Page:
When people mention the Greeks, images of Zeus, Athena, and Hercules may come to mind. However, in the finance industry, the Greeks are a set of variables used as measures of risk sensitivity. The Greeks consist of delta, theta, gamma, vega, and rho. This article will provide an overview of each variable and what they represent.
Investors who adopt a disciplined strategy and manage their emotions make better decisions over the long run. Taking control of your emotions in relation to investing seems like an easy task, but in practice it proves to be quite difficult if not impossible to achieve in perfection. I recently came across Kiplinger’s investor psychology quiz which addresses the ways our minds often sabotage financial decisions.
In the Snider Investment Method, we sell options for a premium, which is the amount we receive for selling someone the right to purchase our shares at a particular price over a given period of time. This is the second of a series, with each article explaining a different component that helps determine the premium of a stock option. The last article discussed time and how the Snider Method uses the time value to its advantage. Today’s focus will be on volatility, another important factor that determines option premium.
Have you ever looked at your account balances and asked yourself, “Where did all my money go?” At the end of the month, it’s a good idea to look back at your credit card transactions and bank statements and evaluate your current financial situation to make sure you are spending responsibly. You may not have gone out and bought a new set of golf clubs or splurged on a trip to the beach, but you might be surprised how quickly some of your routine spending habits start adding up over time.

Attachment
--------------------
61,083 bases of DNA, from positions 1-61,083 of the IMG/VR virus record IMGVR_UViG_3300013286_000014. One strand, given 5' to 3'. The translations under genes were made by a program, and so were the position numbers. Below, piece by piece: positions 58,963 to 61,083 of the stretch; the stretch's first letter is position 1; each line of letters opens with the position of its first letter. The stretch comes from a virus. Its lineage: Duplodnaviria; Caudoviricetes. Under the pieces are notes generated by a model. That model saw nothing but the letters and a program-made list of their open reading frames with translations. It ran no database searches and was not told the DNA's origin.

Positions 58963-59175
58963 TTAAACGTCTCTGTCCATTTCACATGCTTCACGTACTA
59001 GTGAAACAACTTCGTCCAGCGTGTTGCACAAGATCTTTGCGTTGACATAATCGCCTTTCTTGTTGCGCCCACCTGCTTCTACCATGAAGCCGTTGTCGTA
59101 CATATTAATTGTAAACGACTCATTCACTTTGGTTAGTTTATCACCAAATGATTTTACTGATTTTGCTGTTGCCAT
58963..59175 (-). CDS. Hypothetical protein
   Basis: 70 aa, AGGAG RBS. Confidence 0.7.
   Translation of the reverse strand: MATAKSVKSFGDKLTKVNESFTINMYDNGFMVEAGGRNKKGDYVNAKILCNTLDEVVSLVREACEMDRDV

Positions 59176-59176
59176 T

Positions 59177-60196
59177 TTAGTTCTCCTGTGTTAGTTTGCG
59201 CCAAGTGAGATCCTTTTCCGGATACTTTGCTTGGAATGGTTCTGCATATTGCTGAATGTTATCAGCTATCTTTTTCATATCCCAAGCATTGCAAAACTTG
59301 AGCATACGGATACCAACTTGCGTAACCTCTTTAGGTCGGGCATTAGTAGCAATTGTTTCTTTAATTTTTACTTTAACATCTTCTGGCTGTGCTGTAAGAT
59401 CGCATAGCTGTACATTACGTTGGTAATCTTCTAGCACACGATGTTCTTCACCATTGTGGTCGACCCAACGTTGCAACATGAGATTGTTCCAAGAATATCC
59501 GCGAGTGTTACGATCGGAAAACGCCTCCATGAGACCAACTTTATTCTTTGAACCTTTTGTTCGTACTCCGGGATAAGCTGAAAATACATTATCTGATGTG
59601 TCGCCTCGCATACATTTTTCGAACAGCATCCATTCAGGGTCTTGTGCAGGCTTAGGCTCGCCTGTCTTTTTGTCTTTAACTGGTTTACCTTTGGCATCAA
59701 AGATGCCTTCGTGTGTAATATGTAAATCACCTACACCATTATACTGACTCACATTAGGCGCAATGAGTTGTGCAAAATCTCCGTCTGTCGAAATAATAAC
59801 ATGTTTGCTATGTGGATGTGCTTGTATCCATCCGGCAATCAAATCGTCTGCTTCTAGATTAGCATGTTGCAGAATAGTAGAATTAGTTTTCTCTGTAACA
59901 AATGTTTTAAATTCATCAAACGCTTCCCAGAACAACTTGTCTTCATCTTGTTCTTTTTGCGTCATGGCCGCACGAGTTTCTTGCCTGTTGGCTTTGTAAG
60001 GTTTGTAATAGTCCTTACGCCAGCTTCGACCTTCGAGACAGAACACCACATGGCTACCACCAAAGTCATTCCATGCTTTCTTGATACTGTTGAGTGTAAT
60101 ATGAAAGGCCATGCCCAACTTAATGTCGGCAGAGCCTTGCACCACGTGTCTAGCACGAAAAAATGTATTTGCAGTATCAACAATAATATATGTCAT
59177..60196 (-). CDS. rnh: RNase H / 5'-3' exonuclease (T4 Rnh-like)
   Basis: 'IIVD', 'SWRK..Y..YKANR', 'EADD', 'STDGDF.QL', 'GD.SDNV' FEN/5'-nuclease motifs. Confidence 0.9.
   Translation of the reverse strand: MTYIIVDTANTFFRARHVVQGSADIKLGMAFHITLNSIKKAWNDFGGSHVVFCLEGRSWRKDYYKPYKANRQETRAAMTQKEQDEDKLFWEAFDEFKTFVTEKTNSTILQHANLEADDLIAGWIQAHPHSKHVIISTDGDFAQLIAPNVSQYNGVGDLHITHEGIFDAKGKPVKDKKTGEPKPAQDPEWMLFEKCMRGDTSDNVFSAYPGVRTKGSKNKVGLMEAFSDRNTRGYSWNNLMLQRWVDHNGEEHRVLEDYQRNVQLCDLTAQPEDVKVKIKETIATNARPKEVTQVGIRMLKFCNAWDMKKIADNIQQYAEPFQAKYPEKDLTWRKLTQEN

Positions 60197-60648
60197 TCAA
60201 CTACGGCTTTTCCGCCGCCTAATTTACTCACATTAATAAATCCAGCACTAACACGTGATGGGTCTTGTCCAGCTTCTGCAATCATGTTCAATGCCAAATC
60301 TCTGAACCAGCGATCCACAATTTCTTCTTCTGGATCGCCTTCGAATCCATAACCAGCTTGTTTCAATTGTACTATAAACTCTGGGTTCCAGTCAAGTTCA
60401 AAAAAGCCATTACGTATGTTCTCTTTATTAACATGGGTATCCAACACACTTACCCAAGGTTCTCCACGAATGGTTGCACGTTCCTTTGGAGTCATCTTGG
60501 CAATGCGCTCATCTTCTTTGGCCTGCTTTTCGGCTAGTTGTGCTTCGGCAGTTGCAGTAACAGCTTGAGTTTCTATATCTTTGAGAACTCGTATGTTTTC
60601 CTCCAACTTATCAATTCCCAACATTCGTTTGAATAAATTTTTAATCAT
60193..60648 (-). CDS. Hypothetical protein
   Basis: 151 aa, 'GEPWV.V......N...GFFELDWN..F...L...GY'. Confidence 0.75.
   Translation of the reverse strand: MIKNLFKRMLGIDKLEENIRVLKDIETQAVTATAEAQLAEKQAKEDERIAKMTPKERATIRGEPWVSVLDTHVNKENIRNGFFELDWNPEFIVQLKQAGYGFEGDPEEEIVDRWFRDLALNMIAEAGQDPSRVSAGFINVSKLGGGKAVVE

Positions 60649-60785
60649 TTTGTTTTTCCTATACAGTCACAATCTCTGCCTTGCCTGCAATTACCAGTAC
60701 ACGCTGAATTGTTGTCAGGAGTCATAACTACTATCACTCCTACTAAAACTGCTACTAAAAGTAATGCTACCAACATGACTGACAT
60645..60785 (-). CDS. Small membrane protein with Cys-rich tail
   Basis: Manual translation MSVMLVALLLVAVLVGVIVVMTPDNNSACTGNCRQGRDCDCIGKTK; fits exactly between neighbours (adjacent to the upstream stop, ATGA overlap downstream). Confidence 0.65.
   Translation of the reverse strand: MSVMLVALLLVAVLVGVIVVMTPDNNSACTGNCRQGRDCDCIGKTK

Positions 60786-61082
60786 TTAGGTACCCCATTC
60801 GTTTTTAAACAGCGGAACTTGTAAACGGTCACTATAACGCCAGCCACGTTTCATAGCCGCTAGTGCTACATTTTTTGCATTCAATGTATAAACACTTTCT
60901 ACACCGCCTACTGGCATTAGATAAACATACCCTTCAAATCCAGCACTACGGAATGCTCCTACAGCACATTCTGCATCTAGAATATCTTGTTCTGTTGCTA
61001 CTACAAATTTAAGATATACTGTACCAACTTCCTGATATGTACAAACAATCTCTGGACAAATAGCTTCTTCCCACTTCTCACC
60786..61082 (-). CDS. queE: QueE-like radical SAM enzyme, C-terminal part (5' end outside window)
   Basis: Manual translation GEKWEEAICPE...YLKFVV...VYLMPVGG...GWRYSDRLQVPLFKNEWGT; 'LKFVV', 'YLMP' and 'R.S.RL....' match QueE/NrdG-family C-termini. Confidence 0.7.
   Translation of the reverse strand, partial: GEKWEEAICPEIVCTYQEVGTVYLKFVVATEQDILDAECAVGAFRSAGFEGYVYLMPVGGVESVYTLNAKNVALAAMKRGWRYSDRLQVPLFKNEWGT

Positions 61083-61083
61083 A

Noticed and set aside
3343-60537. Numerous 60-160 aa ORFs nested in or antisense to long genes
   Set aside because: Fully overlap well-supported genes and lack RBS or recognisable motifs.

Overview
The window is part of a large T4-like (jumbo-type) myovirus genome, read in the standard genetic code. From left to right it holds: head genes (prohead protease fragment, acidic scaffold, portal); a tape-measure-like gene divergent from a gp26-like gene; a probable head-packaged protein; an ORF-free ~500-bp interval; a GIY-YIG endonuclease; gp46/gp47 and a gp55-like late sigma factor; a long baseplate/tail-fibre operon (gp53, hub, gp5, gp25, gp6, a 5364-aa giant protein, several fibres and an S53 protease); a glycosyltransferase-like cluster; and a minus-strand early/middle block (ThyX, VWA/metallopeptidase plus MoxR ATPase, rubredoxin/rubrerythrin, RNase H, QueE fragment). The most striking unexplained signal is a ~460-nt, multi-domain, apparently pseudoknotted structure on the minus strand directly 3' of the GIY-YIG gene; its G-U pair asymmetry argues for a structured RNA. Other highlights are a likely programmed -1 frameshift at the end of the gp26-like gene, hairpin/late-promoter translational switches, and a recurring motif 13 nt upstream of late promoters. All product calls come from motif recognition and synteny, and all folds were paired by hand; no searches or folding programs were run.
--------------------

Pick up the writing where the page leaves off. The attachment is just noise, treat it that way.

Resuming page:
Have you lost sleep over your investments lately? If so you are not alone.
With all the complexities and nondescript jargon surrounding the financial markets nowadays it is easy to forget that they are still driven by the same thing they always have been; buyers and sellers.
by Josh Stelzer With recent market volatility and the market collapse of 2008 fresh on everyone’s minds, insurance companies are ramping up advertising, and capitalizing on the fears of investors . The laundry list of guarantees and flashy marketing materials can certainly be appealing to investors who fear the recent market turbulence, but what’s the catch? Today we will take …
by Jesse Anderson, CFA This is not the type of Twist Chubby Checkerwould enjoy. This twist is focused on interest rates and flattening the yield curve. The economy is still in a fragile state. Everyone is looking for the answer to provide the necessary spark for improvement. The president created a jobs plan and the Federal Reserve announced Operation Twist …
by CareyAnn Peterson Every Monday morning, Richard sips on his morning cup of joe and reads the newspaper while waiting for his bank to open. At 8am sharp, he heads to the local branch of his bank and withdrawals the cash he needs for the week. His favorite teller at the bank welcomes him by name and immediately begins to …
In the Snider Investment Method, we sell options for a premium, which is the amount we receive for selling someone the right to purchase our shares at a particular price over a given period of time. This will be the first of a series, with each article explaining a different component that helps determine the premium of a stock option. Today I will focus on one of the most important factors: time value.
With 10,000 baby boomers retiring every day, having a plan to maximize your social security benefits is an essential piece of your retirement plan. Most Americans believe that their options are limited in this area of financial planning, and I’m here to tell you that it’s quite the opposite.